Futterman: Chicago Police Use of Force Policy Draft is "Out of Step with Best Practice"

CPD’s Latest Draft of Use of Force Policy Is Out of Step with Best Practices; Sustained Monitoring of Federal Consent Decree is Needed
Northwestern Pritzker School of Law
March 17, 2017

The second draft of the Chicago Police Department’s use of force policy is out of step with best practice in policing and underscores the need for “sustained external monitoring and oversight provided by a federal consent decree,” according to Sheila A. Bedi, Attorney with the Roderick and Solange MacArthur Justice Center and Associate Clinical Professor of Law at Northwestern Pritzker School of Law and Craig Futterman, Clinical Professor of Law, University of Chicago Law School.

“Our analysis of the new draft use of force policy and the Reform Framework underscore the need for the Chicago Police Department to be subject to a consent decree that is informed by the communities who have borne the brunt of CPD’s brutality over the decades, monitored by an independent, credible third party and rigorously enforced,” they wrote in comments submitted to CPD. “Even model use of force policies cannot by themselves address the years-long pattern of excessive force and civil rights violations in Chicago. The CPD has long maintained paper policies, such as those for the use of in-car cameras, which have never been enforced. The CPD and the Mayor have proved that they are incapable of putting an end to their pattern of ongoing civil rights violations on their own. The problems and culture that have facilitated police abuse are too entrenched and run too deep. It is critically important that we do not waste this historic opportunity for real and enduring change.”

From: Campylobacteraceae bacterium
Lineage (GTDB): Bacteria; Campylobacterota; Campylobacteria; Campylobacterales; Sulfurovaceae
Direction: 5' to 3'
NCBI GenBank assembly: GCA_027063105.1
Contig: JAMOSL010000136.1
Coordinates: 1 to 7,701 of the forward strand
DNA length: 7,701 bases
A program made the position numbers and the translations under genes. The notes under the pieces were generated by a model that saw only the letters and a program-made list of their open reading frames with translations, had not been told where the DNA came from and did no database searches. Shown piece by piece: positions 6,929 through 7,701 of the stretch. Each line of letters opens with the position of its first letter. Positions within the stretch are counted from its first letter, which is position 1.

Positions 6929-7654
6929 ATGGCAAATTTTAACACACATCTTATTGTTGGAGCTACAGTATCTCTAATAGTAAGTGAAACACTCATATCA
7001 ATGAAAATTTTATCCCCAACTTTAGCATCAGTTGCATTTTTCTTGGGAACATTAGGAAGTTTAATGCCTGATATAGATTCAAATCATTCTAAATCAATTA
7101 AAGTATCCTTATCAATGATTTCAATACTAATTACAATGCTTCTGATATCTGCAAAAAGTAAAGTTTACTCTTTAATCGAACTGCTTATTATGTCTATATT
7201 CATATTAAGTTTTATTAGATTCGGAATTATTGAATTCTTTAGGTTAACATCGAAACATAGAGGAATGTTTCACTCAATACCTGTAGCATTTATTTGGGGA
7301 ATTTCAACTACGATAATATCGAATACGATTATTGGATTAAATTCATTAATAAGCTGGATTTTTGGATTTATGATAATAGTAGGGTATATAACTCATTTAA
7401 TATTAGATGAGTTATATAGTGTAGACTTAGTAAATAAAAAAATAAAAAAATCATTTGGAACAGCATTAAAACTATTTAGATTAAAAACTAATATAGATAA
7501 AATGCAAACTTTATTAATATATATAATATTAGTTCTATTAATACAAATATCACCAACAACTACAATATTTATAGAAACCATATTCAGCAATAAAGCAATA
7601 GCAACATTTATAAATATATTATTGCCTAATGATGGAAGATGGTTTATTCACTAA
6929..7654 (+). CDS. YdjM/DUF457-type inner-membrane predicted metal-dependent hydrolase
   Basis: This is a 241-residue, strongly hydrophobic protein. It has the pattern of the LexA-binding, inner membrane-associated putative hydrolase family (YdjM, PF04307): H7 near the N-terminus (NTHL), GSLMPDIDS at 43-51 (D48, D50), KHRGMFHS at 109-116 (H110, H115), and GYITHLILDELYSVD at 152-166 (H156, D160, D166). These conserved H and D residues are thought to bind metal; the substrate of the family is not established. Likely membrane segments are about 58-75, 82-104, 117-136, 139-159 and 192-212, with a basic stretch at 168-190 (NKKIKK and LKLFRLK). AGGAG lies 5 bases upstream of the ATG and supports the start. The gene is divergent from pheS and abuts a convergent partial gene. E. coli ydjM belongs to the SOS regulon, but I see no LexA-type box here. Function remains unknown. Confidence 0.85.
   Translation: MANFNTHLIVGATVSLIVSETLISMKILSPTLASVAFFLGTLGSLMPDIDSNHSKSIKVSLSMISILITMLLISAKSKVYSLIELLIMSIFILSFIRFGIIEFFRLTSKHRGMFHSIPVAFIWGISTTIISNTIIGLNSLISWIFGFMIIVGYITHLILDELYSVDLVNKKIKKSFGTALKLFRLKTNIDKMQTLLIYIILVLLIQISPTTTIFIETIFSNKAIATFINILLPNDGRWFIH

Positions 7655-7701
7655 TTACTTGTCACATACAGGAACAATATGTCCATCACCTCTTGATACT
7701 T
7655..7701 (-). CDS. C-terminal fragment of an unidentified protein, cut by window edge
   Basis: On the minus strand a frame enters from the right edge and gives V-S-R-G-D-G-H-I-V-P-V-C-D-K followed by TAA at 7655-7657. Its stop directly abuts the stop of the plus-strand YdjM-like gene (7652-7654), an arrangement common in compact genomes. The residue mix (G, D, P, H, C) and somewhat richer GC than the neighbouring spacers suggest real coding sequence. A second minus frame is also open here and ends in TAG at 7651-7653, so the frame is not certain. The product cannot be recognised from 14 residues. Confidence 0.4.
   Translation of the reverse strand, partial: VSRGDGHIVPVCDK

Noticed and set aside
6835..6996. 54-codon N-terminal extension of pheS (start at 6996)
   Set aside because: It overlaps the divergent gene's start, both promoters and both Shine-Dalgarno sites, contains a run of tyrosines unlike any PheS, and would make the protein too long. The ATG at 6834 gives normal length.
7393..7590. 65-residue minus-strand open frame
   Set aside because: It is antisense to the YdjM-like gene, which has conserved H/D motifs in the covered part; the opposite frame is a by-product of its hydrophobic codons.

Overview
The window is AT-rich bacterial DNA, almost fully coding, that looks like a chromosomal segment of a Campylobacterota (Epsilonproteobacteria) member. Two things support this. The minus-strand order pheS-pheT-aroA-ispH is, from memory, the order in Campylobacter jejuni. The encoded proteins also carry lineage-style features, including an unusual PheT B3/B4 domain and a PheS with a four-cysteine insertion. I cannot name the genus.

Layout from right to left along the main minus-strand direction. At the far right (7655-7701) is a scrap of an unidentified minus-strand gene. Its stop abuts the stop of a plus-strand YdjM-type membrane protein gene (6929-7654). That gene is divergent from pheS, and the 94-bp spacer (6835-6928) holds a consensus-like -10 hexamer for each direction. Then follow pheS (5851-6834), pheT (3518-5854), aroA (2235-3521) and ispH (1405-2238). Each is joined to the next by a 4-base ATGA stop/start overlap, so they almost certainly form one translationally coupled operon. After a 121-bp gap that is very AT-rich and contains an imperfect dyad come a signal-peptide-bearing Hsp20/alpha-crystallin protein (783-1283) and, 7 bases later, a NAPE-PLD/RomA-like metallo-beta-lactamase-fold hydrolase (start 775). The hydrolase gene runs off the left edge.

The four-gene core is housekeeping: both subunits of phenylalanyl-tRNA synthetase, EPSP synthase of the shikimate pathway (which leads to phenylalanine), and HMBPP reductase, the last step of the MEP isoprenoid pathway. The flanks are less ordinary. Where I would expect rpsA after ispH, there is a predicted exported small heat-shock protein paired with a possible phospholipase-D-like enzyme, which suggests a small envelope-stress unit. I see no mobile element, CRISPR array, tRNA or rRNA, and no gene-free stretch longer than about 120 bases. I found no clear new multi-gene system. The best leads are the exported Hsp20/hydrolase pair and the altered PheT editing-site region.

Bedi and Futterman’s comments stated: “It is also long past time for half measures. Nothing short of the sustained external monitoring and oversight provided by a federal consent decree will bring the change that the people of Chicago and their officers need and deserve.”

Full text of comments submitted by Bedi and Futterman (PDF)

Craig B. Futterman